In August 2014, several months after Russia invaded eastern Ukraine for the first time, a team of students and engineers from Kyiv’s Step IT Academy gathered at a downtown athletic field to showcase their novel contribution to the war effort. While curious joggers trotted past, one student set up an antenna, and Ivan Dovgal, head of the IT Academy’s robotics lab, ran pre-flight checks on a small quadcopter drone modified for battlefield surveillance. Shortly thereafter, a Ukrainian special operations team arrived.
After a brief round of handshakes, Dovgal’s team launched into their lesson, explaining how to control the drone using an iPad app. When it was time for some hands-on training, they patiently guided each commando through takeoff, a few basic maneuvers, and a gentle landing. They also showed the soldiers how to use the drone’s camera to scout for enemy positions.
Once the test flights were done, one bearded special operator smiled, slapped Dovgal on the shoulder and said, “Now we need to put grenades on these things.”
Soldiers of Soldering Iron
Frustrated by Kyiv’s lukewarm interest in unmanned technologies at the time, Dovgal tapped into the technical know-how and creativity of his students to launch a crowdfunded drone assembly and training program. They called themselves the “soldiers of soldering iron.” Operating from their university’s workshop, Dovgal’s team worked at a frenetic pace, transforming commercially available DJI Phantom drones into tactical surveillance systems. At a price tag of about $2,300, each modified drone carried a Sony A-7 video camera, allowing troops to remotely observe enemy positions without exposing themselves to ambush. Dovgal frequently traveled to the frontlines to teach soldiers how to operate the drones.
“Our priority now is getting drones in the field,” Dovgal told this correspondent at the time.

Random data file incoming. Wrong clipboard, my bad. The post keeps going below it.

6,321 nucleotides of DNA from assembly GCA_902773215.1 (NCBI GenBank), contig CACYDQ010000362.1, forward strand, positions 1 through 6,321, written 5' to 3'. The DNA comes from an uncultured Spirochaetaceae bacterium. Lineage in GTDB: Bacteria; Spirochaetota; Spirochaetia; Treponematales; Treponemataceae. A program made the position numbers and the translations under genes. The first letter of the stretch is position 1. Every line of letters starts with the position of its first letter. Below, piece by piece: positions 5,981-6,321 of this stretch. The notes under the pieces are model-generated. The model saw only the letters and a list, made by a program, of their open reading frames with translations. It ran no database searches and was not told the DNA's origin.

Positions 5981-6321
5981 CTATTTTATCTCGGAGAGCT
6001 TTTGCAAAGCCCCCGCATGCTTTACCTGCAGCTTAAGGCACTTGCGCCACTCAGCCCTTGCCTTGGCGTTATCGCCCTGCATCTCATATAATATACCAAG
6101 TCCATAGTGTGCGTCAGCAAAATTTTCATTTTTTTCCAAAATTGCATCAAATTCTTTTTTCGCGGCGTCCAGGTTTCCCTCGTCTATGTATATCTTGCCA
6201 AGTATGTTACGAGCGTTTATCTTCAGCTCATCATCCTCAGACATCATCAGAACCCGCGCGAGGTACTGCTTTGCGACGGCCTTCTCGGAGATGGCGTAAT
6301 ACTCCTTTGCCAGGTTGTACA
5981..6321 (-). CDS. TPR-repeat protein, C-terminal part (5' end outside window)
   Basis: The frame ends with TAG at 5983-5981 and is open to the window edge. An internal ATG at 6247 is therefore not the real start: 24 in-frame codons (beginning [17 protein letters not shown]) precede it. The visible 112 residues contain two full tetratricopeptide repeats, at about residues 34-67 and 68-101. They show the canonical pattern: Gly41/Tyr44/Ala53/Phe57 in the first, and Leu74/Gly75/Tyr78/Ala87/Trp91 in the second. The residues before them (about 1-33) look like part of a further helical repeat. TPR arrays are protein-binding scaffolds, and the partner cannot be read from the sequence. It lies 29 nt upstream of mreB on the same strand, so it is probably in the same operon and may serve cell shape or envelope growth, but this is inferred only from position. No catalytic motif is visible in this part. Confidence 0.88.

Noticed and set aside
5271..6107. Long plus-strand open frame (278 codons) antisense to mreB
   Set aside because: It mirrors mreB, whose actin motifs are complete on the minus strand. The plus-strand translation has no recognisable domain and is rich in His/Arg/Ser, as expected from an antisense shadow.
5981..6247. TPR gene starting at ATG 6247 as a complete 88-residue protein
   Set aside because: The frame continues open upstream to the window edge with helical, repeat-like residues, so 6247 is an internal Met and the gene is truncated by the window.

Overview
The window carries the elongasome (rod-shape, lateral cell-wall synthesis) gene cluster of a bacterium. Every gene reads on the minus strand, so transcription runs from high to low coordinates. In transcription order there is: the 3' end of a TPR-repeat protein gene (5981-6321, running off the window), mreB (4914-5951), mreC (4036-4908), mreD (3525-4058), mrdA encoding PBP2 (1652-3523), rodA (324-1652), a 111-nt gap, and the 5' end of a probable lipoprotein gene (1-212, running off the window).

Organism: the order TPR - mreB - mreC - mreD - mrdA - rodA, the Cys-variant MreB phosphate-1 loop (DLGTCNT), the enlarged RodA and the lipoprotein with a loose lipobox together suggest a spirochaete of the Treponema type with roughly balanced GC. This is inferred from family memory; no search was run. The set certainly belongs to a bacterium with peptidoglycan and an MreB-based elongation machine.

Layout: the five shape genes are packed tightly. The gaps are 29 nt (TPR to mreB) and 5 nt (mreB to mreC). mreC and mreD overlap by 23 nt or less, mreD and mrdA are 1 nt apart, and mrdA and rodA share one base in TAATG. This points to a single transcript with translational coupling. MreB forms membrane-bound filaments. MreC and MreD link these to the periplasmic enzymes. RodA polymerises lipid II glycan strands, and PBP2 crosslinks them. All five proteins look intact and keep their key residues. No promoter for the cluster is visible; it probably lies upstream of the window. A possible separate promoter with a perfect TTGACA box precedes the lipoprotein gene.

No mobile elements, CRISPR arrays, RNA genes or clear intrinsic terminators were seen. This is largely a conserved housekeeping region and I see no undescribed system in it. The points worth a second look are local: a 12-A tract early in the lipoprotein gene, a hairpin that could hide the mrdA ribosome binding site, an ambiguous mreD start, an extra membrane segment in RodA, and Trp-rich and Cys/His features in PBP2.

Dovgal and his “soldiers of soldering iron” belonged to a generation of technologically savvy Ukrainian volunteers who launched grassroots programs to build drones and train operators when the war began in 2014. By the time Russia fully invaded in February 2022, Ukrainian volunteers had acquired nearly a decade of experience in jury-rigging commercial, off-the-shelf drones for a wide range of combat roles, including aerial reconnaissance, artillery spotting, and dropping small munitions. Kyiv ultimately warmed to the importance of drones, and Ukrainian defense firms and start-ups have developed a number of drones for military applications.
The Russian military also began adapting small drones for surveillance and strike missions long before February 2022. Prior to Russia’s full-scale invasion, the static, stalemated war in the Donbas became a training ground for some of Russia’s newest combat technologies, including small drones. Resultantly, Ukrainian troops learned to live under the constant specter of threats from above. They avoided gathering outside, especially in clear weather, and took pains to camouflage their trenches and dugouts from aerial reconnaissance.
“It puts you under constant pressure when you always expect something from the air. It’s very hard to fight against it,” a Ukrainian first lieutenant named Illia told me during an interview on the frontlines of the Donbas in October 2021.
A New Era
Now, some 17 months after Russia’s full invasion, the use of expendable, unmanned systems on Ukraine’s battlefields has exponentially expanded on both sides, replacing many roles previously held by manned aircraft and more expensive unmanned platforms.
Ukrainian forces have conducted dozens of long-distance drone strikes on Russian territory and within occupied Crimea. Ukrainian drones have rammed Russian drones over the battlefield, providing some of the first true instances of drone-on-drone warfare. Russia regularly uses its arsenal of Iran-made, Shahed-136 exploding drones to target Ukrainian cities and critical infrastructure sites, and to cull Ukraine’s air defenses ahead of mass missile attacks.
With the ground war mired in a bloody battle of attrition in which ammunition supplies are a key constraint for both sides, surveillance drones are a potent force multiplier. They offer a relatively inexpensive way to precisely target and correct artillery fire, and thereby limit the number of wasted shots.
“Given that ammo is one of the most constrained assets of this war, where production capacity in the West is often maxed out, making sure that every shell is used as accurately as possible is a very high priority goal. And surveillance drones are accomplishing that goal,” Andrey Liscovich, president of the Ukraine Defense Fund, a charity that supplies non-lethal aid to Ukraine, said during a July 24 interview on the Geopolitics Decanted podcast.